Single payer health insurance is a common-sense, centrist policy throughout the rest of the industrialized world.

And the cancer rate is 5 times higher to boot.

Source?

http://www.ncpa.org/pub/ba649

First of all, the cancer rate certainly isn't five times higher, universally or with specific cancers, so it's disingenuous to say it's five times higher and then present a source without directly citing something backing that up. Aside from that, however, I suspect your more general point was that the cancer rate is still very high in other areas of the world that have single payer of government healthcare plans. But this still has a few caveats. (And by caveats I mean important things you leave out or dismiss that totally discredit this notion.)

Cancer survival rates are totally random, and are, in fact, not always lower than the United States. I was doing some random googling and wiki'ing while I was waiting for my headache to (never) subside, and I came across an article from 2007 that was addressing a study done about the exact same thing you're talking about, cancer survival rates and the like.

Quote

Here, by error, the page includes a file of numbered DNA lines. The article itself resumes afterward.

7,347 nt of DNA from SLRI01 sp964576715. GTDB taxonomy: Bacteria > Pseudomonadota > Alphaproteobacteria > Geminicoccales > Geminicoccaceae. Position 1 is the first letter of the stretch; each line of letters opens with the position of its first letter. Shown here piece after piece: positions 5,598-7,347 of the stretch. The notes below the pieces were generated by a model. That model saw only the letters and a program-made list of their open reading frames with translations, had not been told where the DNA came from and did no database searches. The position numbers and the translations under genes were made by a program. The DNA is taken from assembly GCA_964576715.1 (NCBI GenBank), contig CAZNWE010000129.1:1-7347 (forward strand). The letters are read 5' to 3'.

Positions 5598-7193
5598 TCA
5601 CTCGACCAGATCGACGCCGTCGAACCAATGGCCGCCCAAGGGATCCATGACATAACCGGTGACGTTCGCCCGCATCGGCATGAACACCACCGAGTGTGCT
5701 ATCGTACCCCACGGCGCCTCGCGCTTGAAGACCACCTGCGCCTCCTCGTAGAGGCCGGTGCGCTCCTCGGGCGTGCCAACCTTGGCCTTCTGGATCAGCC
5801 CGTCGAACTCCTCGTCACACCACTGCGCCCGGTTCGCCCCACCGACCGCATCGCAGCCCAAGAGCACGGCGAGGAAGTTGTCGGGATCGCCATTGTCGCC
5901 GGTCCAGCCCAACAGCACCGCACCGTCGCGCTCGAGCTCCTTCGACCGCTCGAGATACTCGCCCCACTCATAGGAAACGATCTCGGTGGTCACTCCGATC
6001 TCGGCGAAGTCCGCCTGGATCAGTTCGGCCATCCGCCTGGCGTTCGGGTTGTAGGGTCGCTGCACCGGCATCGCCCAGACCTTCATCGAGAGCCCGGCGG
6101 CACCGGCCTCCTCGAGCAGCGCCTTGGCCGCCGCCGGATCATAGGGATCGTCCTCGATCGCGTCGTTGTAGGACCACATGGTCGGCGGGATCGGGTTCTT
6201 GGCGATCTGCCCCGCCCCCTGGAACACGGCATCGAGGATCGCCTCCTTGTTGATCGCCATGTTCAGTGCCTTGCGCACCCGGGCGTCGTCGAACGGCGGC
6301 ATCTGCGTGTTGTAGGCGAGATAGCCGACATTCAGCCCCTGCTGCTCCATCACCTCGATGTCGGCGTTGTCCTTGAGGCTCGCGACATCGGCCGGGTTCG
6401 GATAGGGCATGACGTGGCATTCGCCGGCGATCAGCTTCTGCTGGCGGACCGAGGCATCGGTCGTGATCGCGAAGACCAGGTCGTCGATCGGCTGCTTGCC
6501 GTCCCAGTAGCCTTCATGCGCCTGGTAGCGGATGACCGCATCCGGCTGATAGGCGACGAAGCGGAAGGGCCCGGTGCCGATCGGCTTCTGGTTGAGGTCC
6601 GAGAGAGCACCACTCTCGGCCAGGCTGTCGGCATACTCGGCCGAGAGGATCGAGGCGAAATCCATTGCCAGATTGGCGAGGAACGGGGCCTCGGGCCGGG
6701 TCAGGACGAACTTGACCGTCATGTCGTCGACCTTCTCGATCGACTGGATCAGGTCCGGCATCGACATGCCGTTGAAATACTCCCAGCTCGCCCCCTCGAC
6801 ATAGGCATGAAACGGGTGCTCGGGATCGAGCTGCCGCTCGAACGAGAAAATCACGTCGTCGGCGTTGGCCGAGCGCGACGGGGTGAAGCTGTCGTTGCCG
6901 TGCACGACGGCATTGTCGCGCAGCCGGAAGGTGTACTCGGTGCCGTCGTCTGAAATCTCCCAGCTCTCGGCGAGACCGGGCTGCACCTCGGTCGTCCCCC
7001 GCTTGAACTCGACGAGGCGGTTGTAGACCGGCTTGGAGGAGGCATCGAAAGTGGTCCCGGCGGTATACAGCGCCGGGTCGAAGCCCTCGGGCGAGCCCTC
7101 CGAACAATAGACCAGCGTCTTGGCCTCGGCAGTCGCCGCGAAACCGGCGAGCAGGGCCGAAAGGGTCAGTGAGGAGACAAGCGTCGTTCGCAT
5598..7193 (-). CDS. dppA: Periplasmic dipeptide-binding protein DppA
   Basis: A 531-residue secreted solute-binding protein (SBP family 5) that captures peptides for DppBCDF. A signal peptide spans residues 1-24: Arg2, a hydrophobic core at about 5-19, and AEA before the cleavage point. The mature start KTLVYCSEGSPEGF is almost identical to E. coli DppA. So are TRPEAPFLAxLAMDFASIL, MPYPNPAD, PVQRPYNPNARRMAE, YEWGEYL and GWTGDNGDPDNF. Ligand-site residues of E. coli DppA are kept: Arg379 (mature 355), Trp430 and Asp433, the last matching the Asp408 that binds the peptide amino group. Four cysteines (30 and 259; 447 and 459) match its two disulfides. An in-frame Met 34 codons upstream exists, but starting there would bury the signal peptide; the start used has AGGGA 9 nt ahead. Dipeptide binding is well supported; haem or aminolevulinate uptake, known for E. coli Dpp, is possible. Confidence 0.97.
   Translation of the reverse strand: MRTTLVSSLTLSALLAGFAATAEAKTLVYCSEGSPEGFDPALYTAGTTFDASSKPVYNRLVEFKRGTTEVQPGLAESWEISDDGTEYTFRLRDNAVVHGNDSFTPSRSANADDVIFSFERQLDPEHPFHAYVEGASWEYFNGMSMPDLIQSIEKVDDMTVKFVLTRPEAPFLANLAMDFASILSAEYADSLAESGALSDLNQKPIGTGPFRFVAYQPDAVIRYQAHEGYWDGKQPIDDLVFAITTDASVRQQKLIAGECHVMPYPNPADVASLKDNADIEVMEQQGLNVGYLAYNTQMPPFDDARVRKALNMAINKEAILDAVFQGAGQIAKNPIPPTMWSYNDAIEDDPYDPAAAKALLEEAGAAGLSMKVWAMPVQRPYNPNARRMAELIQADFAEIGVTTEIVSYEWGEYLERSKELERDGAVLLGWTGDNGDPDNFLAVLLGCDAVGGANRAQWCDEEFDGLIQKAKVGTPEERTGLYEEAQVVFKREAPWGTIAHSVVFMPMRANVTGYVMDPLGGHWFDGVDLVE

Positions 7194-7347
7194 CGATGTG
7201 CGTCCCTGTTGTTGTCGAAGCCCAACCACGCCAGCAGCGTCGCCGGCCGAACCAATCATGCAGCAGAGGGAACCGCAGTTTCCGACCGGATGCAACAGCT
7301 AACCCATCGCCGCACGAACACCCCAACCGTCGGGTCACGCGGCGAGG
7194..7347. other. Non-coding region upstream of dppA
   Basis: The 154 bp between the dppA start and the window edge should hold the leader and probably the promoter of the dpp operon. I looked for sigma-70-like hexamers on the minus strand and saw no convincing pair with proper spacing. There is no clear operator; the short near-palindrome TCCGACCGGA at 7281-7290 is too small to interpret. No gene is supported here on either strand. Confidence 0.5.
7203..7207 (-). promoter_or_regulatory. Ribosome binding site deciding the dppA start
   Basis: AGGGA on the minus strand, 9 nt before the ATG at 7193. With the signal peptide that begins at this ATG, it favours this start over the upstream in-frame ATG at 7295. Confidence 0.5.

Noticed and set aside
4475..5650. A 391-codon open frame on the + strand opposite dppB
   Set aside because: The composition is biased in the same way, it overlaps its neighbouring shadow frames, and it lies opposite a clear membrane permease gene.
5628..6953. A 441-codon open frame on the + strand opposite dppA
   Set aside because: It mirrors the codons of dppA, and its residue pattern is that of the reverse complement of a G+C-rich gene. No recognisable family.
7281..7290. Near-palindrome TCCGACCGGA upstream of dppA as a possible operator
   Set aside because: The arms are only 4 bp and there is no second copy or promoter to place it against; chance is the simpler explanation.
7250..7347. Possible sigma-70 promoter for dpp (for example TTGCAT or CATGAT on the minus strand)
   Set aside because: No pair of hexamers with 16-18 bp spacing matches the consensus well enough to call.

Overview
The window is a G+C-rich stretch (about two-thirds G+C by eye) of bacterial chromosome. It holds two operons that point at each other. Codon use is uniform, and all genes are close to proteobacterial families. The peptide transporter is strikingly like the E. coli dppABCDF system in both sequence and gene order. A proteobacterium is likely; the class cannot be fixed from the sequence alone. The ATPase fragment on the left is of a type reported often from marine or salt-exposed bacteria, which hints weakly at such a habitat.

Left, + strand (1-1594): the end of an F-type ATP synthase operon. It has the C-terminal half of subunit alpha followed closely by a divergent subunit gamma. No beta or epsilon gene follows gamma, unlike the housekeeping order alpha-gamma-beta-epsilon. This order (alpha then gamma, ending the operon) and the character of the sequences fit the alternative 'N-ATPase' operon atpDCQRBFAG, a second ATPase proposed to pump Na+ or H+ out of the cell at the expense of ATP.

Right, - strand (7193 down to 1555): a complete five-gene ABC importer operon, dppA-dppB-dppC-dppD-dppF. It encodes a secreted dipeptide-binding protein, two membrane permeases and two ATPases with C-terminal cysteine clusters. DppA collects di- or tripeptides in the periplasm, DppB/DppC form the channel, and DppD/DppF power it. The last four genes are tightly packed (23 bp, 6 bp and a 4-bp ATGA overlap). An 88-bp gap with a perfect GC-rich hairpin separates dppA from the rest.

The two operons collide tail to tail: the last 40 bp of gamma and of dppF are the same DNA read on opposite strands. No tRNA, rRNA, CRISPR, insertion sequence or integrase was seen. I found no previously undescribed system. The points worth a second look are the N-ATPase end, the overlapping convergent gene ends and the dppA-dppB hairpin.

The phrase "near the bottom" is the tip-off that McCaughey's reasoning is faulty. All 23 countries in the survey were European, and virtually all of them provide universal health care. If there were something inherently wrong with the ability of socialized medicine to deliver cancer treatment, one would expect to see a dramatic difference between U.S. survival rates and survival rates in all of these countries. But it's clear from the study (actually a series of papers published in the September 2007 Lancet Oncology) that this isn't so. The Lancet papers aren't available free of charge online, but this chart from a news account of the study in the Daily Telegraph tells the story. For women, cancer survival rates are 61.8 percent in Iceland, 61.7 percent in Sweden, 61.6 percent in Belgium, and 61.1 percent in Finland. That's just a whisker behind the 62.9 percent survival rate in the United States. For men, cancer survival rates are 60.3 percent in Sweden, 57.7 percent in Iceland, 55.9 percent in Finland, and 55.4 percent in Austria. That's a more sizeable gap, but it's doubtful one can attribute it to socialized medicine. How could universal health care be good for women who have cancer but bad for men who have cancer?